For very elderly patients with bladder cancer, good outcomes with radical cystectomy are possible primarily through appropriate patient selection, timely surgical management, and meticulous postoperative care.
New Orleans-For very elderly patients with bladder cancer, good outcomes with radical cystectomy are possible primarily through appropriate patient selection, timely surgical management, and meticulous postoperative care. These factors are essential to sustain long-term survival, according to a retrospective review from the University of Chicago Medical Center.
Results of the study, led by Gary Steinberg, MD, were presented at the American College of Surgeons Clinical Congress here by Mark H. Katz, MD, a clinical fellow in urologic oncology at the University of Chicago.
Bladder cancer is a disease of the elderly. While radical cystectomy is standard care for invasive disease, it is a complex procedure with a significant rate of complications. Several studies have demonstrated the operation's safety and efficacy in the elderly, but few studies have included patients ≥80 years old.
The study reviewed the perioperative results and long-term survival outcomes of all patients ≥80 years of age who underwent radical cystectomy from 1995 to 2003 at the University of Chicago. Of 517 patients in this group, 49 (9%) were at least 80 years old, with a mean age of 83 years. At least two comorbidities were present in 31 (63%) of the very elderly. All patients underwent cystectomy with urinary diversion performed by a single surgeon. The study excluded patients with non-urothelial bladder cancer, benign disease, or additional concomitant surgery.
Delays affect risk, complications
Among the patients 80 years of age or older, researchers found that mean blood loss was 985 mL, blood transfusions were required in 32 of the 49 patients (76%), and average length of the surgery was 279 minutes. Peri-operative mortality occurred in five patients (11%).
Intraoperative complications occurred in two patients (4.7%), while early postoperative complications (<90 days) occurred in 24 patients (57%). In approximately one-third of the cases, these complications included ileal conduit or bowel leak/fistula, and in another one-third, postoperative ileus. Late postoperative complications were seen in seven patients (17%). Four patients (9.5%) died within 30 days, Dr. Katz reported.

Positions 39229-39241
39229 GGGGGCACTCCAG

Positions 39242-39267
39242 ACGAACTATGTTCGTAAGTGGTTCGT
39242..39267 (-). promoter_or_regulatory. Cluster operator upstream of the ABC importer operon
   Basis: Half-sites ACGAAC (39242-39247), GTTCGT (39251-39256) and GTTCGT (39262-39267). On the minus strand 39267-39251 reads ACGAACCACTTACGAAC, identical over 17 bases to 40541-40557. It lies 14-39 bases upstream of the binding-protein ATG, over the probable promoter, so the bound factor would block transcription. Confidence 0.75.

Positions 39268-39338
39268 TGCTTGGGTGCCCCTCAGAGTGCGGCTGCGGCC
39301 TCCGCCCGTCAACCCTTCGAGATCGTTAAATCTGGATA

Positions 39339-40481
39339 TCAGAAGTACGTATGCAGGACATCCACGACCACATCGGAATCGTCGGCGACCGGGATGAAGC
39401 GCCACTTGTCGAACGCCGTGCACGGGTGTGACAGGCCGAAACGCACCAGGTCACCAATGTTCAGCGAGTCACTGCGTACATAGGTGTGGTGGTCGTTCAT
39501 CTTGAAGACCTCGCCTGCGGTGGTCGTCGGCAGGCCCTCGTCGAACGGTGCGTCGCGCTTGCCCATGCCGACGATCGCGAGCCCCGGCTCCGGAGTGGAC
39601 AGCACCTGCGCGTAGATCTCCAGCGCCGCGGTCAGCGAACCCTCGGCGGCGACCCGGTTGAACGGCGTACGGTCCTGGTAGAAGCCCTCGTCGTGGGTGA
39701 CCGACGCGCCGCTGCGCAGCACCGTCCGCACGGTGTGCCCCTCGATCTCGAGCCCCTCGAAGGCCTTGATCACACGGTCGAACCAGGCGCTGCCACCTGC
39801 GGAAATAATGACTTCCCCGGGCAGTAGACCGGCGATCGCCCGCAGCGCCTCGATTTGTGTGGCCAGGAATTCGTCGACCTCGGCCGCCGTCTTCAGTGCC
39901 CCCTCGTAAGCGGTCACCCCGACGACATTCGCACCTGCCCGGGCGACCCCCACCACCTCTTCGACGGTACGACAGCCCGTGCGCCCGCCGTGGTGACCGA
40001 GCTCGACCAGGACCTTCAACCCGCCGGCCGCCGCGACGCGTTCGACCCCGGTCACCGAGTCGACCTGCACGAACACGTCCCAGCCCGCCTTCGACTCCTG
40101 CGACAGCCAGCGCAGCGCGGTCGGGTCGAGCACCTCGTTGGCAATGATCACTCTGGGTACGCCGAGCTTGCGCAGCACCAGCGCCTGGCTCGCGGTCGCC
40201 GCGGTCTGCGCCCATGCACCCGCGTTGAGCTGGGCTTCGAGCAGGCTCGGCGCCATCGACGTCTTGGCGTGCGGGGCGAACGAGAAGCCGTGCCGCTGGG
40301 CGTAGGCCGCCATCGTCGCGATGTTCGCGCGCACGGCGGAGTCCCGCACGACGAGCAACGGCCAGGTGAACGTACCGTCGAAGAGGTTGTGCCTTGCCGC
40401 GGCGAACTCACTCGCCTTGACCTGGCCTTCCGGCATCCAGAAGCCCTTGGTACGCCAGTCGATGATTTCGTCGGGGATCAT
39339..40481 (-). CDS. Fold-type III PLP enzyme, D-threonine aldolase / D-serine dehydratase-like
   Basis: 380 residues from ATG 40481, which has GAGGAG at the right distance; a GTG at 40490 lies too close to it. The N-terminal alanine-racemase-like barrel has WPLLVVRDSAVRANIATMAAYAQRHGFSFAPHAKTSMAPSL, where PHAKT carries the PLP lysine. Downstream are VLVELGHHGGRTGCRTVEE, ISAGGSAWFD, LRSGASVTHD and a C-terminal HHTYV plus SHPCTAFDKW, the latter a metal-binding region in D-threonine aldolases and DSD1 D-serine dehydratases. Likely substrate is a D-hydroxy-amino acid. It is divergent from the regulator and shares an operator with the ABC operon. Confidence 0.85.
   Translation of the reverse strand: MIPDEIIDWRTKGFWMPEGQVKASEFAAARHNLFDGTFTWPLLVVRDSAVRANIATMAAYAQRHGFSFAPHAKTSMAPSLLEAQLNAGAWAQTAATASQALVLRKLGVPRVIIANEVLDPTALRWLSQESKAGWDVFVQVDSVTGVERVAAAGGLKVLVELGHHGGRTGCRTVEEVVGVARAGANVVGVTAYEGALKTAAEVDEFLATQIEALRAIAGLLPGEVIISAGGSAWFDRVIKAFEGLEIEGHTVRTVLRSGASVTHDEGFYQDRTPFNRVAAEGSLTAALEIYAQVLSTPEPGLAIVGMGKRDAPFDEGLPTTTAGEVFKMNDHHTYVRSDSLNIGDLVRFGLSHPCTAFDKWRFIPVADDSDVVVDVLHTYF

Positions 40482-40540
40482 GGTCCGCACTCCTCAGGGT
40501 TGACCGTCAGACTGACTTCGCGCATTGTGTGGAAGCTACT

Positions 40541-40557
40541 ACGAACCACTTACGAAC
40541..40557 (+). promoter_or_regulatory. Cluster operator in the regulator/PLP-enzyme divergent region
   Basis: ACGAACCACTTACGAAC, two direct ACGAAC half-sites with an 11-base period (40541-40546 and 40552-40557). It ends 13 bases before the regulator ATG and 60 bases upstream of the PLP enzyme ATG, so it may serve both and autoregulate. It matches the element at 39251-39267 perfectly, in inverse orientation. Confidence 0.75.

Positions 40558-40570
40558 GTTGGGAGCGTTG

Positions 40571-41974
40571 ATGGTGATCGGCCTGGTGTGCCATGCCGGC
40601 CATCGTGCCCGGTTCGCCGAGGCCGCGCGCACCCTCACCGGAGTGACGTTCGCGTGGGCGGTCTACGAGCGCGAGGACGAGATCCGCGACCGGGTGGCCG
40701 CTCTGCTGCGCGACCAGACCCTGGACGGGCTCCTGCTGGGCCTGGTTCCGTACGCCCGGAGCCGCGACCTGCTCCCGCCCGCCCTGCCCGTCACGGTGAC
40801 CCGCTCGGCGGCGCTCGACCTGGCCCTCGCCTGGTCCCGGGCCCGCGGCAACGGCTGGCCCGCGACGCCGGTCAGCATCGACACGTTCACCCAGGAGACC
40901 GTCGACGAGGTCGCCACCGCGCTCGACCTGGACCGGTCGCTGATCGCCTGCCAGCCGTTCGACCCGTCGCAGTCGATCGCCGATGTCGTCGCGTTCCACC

The main histologic subtype was urothelial carcinoma, seen in 36 patients (86%). Organ-confined disease was observed in 21 patients (58%), and non-organ-confined disease was reported in 15 patients (42%).
After a mean follow-up of 38 months, mean time to death in patients ≥80 years of age was 19.5 months (range, 6 to 51 months). Overall survival was 44%, and disease-free survival was 36%. Comparing survival in cases with organ-confined versus extravesical disease, researchers showed that overall survival was 62% in organ-confined disease and dropped to 20% in patients with extravesical disease (p<.01). Disease-free survival was 52% versus 13%, respectively (p=.02). No differences in survival were noted when patients were stratified by number of comorbidities.
"Radical cystectomy in patients age 80 and older is associated with significant short- and long-term morbidity, and local control and survival are heavily dependent on pathologic stage," Dr. Katz concluded.
Treatment or palliation?
Extravesical disease was common in this population, and led to poor outcomes in many cases, he added, possibly because of reluctance and consequent delay by surgeons in deciding to take these elderly patients into surgery.
"This topic is increasingly important, and this study highlights the difficulties of treating this patient group," commented Raj S. Pruthi, MD, associate professor of surgery and urology at the University of North Carolina, Chapel Hill. "There has to be a balance between trying to obtain good disease-specific survival and palliation. The incidence of bladder cancer has risen 40% over the past several decades. We know our patients are getting older, and we need to begin to rethink concepts regarding age and treatments."
He noted that the mortality rate in this review seemed high at 11% compared to 4.5% seen in most other series. Dr. Katz agreed, and pointed out that three of the four patients who died within 30 days of surgery actually never left the hospital.
Jerome P. Richie, MD, professor of surgery and chief of urology at Harvard Medical School, Boston, noted that 40% of the patients had T4 disease on intake.
"Are these really good candidates for cystectomy?" he asked. "I'm not sure you should be doing cystectomies on them. Perhaps they should be receiving other treatment."